Rejecting Chinese requests, U.S. sends 6 Uighur detainees to Palau
The Obama administration has sent six Uighur Chinese detainees from the U.S. military prison at Guantanamo Bay, Cuba, to the Pacific island nation of Palau, an administration official and a rights group said Saturday.
The transfer leaves 215 detainees at the detention camp that President Obama has pledged to close by Jan. 22, although political and legal hurdles are making it difficult for his administration to meet that goal.
Palau has agreed to take up to a dozen Uighurs, who come from China's largely Muslim far-west region of Xinjiang and were captured by the U.S. government during the Afghanistan war. They have been deemed not to be "enemy combatants" but have remained at Guantanamo because of difficulty relocating them.
China has demanded the Uighurs be returned there, but the U.S. government has said it could not do so because they would face persecution, and it has searched for months for a nation willing to accept them.
The Center for Constitutional Rights, a group based in New York that has represented many Guantanamo prisoners, said six Uighurs had landed in Palau.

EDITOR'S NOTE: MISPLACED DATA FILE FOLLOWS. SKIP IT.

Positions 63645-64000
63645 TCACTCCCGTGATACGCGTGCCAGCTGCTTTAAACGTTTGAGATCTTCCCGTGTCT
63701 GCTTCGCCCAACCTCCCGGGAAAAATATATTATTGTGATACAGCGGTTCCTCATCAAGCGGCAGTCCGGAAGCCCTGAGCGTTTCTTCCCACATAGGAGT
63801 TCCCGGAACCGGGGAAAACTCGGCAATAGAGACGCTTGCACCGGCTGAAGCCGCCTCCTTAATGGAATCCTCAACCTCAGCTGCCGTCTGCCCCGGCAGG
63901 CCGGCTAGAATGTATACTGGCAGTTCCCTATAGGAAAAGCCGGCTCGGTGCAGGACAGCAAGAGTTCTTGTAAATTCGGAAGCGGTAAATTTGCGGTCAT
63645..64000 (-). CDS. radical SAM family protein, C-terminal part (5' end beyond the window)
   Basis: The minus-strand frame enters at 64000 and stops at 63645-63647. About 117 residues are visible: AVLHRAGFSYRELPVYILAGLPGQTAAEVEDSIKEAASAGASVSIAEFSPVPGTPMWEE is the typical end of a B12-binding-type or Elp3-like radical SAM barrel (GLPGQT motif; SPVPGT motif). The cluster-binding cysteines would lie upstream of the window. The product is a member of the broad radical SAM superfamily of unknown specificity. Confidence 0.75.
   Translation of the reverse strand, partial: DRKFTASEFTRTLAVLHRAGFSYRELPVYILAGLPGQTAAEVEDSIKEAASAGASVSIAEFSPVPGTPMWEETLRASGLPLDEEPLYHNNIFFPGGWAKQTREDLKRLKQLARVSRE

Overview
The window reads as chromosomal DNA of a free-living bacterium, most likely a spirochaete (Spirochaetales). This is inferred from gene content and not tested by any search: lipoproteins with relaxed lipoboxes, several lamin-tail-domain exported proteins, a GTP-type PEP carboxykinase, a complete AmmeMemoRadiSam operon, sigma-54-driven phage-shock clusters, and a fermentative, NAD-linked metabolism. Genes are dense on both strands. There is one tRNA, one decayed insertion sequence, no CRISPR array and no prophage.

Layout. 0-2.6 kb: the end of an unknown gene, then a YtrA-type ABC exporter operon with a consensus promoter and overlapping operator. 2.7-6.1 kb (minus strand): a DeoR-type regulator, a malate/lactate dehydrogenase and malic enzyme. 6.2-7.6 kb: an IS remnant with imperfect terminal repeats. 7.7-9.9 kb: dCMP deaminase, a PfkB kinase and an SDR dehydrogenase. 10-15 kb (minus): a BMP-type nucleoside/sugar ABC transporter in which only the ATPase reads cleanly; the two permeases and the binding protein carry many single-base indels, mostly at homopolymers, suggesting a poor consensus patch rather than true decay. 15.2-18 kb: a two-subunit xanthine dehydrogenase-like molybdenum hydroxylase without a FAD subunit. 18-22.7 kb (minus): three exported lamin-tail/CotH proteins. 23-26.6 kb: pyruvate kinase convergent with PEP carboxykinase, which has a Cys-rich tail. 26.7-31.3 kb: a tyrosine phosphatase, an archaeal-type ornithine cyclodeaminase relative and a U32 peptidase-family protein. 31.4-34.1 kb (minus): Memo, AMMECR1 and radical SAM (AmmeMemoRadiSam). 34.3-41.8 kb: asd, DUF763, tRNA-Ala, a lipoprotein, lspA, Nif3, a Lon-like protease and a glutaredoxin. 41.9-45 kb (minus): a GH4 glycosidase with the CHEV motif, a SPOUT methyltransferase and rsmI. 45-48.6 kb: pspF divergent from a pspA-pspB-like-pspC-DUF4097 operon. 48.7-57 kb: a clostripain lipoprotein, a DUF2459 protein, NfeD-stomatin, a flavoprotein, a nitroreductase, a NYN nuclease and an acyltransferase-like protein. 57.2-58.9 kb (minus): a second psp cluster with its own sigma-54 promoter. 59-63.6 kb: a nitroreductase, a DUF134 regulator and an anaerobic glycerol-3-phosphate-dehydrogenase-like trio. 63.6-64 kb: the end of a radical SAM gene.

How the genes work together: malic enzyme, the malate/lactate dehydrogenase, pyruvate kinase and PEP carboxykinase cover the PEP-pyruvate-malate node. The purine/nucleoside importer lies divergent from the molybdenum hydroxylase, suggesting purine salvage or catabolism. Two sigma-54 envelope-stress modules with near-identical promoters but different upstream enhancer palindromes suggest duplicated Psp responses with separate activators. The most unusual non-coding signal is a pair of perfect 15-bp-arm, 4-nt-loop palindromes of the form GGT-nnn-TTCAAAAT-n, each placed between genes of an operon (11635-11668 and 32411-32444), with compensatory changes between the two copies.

Three are clients of the center while the other three are represented by other lawyers. An administration official confirmed the detainees had been sent to Palau.
The departures occurred after the Supreme Court -- rejecting the administration's position -- said on Oct. 20 that it would hear an appeal by the Uighurs, who argued that they should be released in the United States.
However, Obama signed into law legislation Congress passed barring the release of any detainees from Guantanamo into the United States.
The center identified its three clients as Ahmad Tourson, Adel Noori and Abdulghappar Abdulrahman.
Palau has agreed to provide a temporary home for the three men while the United States continues to search for a country where they can be permanently resettled, the rights group said.